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Garden Wealth

Published in the six Nashoba Publishing papers on Friday, 27 September 2002

For twenty years I bought plants for my garden like a kid turned loose in a toy store, collecting one of everything that appealed to me. I threw myself into developing one area of the yard after another, making new beds, adding more plants, telling myself they were an investment.

My design usually started with a basic shape for the new area, to which I added a little of this and a little of that, to see how the plants grew, and how they looked together. The central area in the back yard, a big rectangle that once was a vegetable garden, became such a hodgepodge of various ornamental plants that I think of it as a crazy quilt, with its complex recombinations of color and pattern.

Over the years, plants have grown, spread and multiplied. In a friend's garden recently I saw a new little 'The Fairy' Rose. Covered with its one-inch pink flowers, it was about nine inches tall and six wide, with a foot between it and its neighbors, Mine was bigger when I planted it, but it still has made me rethink the bed it's in. Those diminutive flowers are not an indication of this plant's size! It stays three and a half feet high, but it's now six feet across, even after dividing a couple of years ago.

You can buy plants already mature, at steep prices, and break your back planting them — but they won't necessarily like your conditions; growing your own gives you some insurance.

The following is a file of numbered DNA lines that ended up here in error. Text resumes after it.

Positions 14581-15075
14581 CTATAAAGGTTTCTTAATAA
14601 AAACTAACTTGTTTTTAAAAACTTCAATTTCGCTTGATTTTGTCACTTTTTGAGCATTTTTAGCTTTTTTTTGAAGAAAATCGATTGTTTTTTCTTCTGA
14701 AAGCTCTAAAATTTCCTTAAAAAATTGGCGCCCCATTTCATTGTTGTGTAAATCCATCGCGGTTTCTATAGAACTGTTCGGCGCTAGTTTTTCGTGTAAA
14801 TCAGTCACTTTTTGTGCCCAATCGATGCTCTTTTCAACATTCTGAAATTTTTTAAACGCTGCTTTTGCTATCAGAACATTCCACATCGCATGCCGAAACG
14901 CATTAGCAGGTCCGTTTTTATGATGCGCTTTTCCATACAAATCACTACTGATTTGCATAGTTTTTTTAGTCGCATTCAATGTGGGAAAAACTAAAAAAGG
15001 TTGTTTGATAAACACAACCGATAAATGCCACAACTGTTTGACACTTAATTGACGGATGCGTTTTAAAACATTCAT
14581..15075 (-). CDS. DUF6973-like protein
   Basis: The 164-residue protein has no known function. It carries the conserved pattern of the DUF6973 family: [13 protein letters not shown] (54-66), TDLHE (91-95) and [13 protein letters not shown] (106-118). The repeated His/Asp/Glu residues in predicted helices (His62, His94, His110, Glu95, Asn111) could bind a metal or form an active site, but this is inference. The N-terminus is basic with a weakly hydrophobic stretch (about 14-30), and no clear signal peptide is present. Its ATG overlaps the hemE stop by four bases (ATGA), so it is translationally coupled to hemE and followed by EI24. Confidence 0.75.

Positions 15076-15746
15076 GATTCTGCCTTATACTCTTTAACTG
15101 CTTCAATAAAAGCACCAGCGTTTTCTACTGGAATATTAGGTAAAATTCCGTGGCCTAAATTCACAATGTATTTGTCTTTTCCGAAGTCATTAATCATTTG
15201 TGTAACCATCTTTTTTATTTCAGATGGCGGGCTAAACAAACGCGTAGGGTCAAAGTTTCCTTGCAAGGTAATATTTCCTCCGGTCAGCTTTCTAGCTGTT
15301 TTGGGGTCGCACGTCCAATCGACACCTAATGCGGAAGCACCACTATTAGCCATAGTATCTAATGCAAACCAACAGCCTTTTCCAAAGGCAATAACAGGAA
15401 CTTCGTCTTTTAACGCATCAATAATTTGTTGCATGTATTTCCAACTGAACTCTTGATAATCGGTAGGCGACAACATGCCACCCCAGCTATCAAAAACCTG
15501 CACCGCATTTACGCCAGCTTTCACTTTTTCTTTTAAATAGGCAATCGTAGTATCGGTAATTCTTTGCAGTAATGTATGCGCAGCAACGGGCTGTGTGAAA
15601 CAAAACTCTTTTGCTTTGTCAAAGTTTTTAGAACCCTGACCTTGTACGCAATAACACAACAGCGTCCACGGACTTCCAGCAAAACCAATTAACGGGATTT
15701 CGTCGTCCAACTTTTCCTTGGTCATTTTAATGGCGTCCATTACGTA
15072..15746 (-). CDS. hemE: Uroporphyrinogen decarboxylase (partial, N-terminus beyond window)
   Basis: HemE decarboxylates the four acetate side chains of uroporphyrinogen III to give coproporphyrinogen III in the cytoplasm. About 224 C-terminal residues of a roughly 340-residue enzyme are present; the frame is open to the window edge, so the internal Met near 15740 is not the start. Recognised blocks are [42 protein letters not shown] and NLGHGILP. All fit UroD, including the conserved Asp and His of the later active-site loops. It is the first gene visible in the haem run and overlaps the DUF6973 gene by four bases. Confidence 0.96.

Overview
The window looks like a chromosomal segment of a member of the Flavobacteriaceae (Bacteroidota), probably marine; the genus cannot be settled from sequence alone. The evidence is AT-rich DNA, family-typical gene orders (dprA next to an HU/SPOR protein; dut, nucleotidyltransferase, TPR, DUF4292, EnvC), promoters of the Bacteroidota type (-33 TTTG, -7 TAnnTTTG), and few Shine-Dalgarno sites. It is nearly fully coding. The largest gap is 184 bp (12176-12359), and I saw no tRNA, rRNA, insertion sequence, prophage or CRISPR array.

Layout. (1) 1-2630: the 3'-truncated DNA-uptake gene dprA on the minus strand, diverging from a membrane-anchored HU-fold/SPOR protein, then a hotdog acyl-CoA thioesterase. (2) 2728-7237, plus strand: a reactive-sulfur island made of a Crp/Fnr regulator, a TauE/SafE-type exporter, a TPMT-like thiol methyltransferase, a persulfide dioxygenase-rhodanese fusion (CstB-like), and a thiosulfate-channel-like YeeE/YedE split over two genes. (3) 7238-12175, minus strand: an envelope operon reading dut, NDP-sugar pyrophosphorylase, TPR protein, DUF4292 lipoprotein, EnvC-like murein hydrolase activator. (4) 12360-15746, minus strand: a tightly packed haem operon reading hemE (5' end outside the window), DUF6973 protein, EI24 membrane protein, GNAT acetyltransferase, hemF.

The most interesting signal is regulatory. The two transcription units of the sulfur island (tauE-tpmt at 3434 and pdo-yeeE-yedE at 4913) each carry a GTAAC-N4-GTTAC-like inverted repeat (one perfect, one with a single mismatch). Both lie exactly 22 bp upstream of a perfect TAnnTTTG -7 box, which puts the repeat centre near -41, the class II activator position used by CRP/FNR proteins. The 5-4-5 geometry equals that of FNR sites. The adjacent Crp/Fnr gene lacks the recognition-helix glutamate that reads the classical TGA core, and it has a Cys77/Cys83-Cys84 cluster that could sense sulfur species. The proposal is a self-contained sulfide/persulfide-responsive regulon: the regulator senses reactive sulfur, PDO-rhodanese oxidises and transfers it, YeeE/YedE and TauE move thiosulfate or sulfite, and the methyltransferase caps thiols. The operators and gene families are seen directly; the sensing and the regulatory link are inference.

Though I still like the patterns of mixed plantings, I have also begun to notice the artistic benefits of a sweep of one effect across some extent. It's grander, more imposing; it gives a sense of stability. It's tricky, however, fitting a plant to the whole range of conditions included in a sweep.

Variegated 'Ralph Shugert' periwinkle is one I've found; I'm converting the bed which extends across my whole front yard to a sweep of this sparkling groundcover. Slowly, I find a new spot for each of the other plants that were there, replacing it with a bit of the periwinkle dug from where it was invading the lawn or the path.

Next to move: a big clump of sedum 'Autumn Joy.' This plant too will get a larger area all to itself: it's so good-looking, all year long, in such a wide variety of conditions, that I feel blessed to have such riches.

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© Copyright 2002 Catherine Holmes Clark